The question that we face is “Is this right?” Is it okay to restrict a teacher’s private life because we feel that they should be held to a higher standard than other people? What about cops, firemen, nurses, doctors, lawyers, preachers, etc.? More specifically – or more generally, I guess – is it fair to hold anyone to a certain standard in their private life as long as the behavior is not illegal?

Which brings us to lifestyle laws (more appropriately called lifestyle anti-discrimination laws, but for the sake of brevity and ease of conversation, I will call them Lifestyle laws). Lifestyle laws prohibit discrimination against someone at work based on their personal lifestyle choices – and in most cases, this is directed towards risky health behaviors, such as smoking, as applied to health insurance premiums through one’s employer.  In many states plus the District of Columbia, employers are prohibited from banning employees from smoking off work premises. Plus, twelve states protect the use of any lawful product during non-work hours, such as alcohol or even unhealthy foods. Currently, only California (CAL. LAB. CODE § 96(k)), Colorado (COLO. REV. STAT § 24-34-402.5(1)), New York (N.Y. LAB. LAW § 201-d(2)), and North Dakota (N.D. CENT. CODE § 14-02.4-03) have comprehensive protection statutes that protect employees for any lawful activity outside work.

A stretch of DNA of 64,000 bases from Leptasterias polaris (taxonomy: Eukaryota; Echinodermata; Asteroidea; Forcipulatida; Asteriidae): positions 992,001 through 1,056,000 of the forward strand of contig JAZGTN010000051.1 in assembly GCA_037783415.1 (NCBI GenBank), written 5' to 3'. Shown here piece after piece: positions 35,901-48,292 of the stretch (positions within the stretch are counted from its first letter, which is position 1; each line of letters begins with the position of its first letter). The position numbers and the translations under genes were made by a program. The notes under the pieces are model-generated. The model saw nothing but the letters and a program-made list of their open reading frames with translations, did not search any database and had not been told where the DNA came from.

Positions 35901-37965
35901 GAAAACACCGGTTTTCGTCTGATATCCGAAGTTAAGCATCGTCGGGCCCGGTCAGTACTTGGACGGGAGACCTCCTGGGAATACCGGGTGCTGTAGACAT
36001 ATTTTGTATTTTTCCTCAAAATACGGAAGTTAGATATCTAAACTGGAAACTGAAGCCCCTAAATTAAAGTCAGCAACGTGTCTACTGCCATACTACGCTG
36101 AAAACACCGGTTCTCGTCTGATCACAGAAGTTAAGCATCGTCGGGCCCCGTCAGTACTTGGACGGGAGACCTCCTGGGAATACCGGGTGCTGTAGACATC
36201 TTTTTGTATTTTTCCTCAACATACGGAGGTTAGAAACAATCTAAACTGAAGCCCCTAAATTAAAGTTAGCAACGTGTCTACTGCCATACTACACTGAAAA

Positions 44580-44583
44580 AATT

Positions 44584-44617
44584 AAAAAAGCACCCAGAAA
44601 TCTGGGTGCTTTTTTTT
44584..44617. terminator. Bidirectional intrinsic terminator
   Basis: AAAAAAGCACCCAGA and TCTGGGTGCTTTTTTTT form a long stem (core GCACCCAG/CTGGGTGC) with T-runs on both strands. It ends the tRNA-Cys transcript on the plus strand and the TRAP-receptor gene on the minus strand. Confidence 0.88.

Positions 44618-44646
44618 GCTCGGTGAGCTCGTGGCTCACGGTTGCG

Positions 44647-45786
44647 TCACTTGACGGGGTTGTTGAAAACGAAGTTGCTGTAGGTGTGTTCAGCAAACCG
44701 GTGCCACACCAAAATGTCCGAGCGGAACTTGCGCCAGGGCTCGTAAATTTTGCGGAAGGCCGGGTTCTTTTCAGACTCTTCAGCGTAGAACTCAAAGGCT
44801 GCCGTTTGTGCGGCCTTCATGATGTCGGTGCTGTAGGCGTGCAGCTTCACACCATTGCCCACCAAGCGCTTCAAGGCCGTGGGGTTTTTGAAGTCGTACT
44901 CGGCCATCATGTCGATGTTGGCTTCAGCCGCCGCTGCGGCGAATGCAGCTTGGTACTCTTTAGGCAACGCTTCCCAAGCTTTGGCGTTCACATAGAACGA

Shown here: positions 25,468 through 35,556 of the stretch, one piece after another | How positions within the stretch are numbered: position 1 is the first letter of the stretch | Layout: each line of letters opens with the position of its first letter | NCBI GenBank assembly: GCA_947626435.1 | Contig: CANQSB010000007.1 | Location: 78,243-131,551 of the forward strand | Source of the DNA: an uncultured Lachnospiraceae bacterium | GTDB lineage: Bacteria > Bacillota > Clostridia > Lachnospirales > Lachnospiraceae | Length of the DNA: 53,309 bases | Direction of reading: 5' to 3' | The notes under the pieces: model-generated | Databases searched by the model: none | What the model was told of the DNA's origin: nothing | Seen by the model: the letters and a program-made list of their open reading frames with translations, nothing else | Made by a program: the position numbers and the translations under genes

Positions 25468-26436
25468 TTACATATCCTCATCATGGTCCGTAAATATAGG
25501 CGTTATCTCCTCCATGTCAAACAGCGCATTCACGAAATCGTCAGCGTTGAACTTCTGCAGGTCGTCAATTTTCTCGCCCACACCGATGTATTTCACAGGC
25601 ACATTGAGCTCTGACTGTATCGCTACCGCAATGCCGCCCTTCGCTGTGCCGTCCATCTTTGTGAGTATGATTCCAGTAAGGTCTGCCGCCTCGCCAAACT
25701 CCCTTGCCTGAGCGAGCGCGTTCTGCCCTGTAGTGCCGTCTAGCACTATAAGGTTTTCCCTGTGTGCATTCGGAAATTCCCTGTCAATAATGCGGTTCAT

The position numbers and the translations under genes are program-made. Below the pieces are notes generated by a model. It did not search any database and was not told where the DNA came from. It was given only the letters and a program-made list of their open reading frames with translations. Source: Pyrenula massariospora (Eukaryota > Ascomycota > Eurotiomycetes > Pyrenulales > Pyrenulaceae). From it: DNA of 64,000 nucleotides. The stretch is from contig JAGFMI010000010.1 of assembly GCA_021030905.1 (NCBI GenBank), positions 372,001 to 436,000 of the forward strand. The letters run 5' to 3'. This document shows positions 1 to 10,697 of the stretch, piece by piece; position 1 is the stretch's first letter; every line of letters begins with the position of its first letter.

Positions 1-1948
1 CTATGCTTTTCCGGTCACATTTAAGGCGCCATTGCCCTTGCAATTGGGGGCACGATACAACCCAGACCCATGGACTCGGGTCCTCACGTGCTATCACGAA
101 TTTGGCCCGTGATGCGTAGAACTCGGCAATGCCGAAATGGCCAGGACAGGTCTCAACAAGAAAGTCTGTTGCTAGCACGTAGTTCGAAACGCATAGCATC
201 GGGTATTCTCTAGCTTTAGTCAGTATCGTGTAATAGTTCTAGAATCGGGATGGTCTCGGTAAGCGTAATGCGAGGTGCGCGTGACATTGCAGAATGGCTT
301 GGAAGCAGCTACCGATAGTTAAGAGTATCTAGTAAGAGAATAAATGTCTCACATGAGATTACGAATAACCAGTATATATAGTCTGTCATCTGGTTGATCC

Not only do the various state laws differ in what behavior they protect, but courts interpret them differently. Once you mix in social media, it’s a circus out there! People should be free to do what they want to do within legal boundaries and laws should not be required to permit people to do so. Good googli moo.

Keep in mind that there are federal laws (Title VII of the Civil Rights Acts of 1964) against discrimination of protected classes and disabilities (Americans with Disabilities Act)- so lifestyle laws are in addition to any protection under these areas. Plus, in general, government employees are protected by equal protection and due process clauses of the federal constitution.

I leave you with this thought – are we as a society free to engage in lawful behavior even when it indirectly impacts others’ lives (such as higher health care costs)?

 

Executive Women in Privacy – my recollections and reflections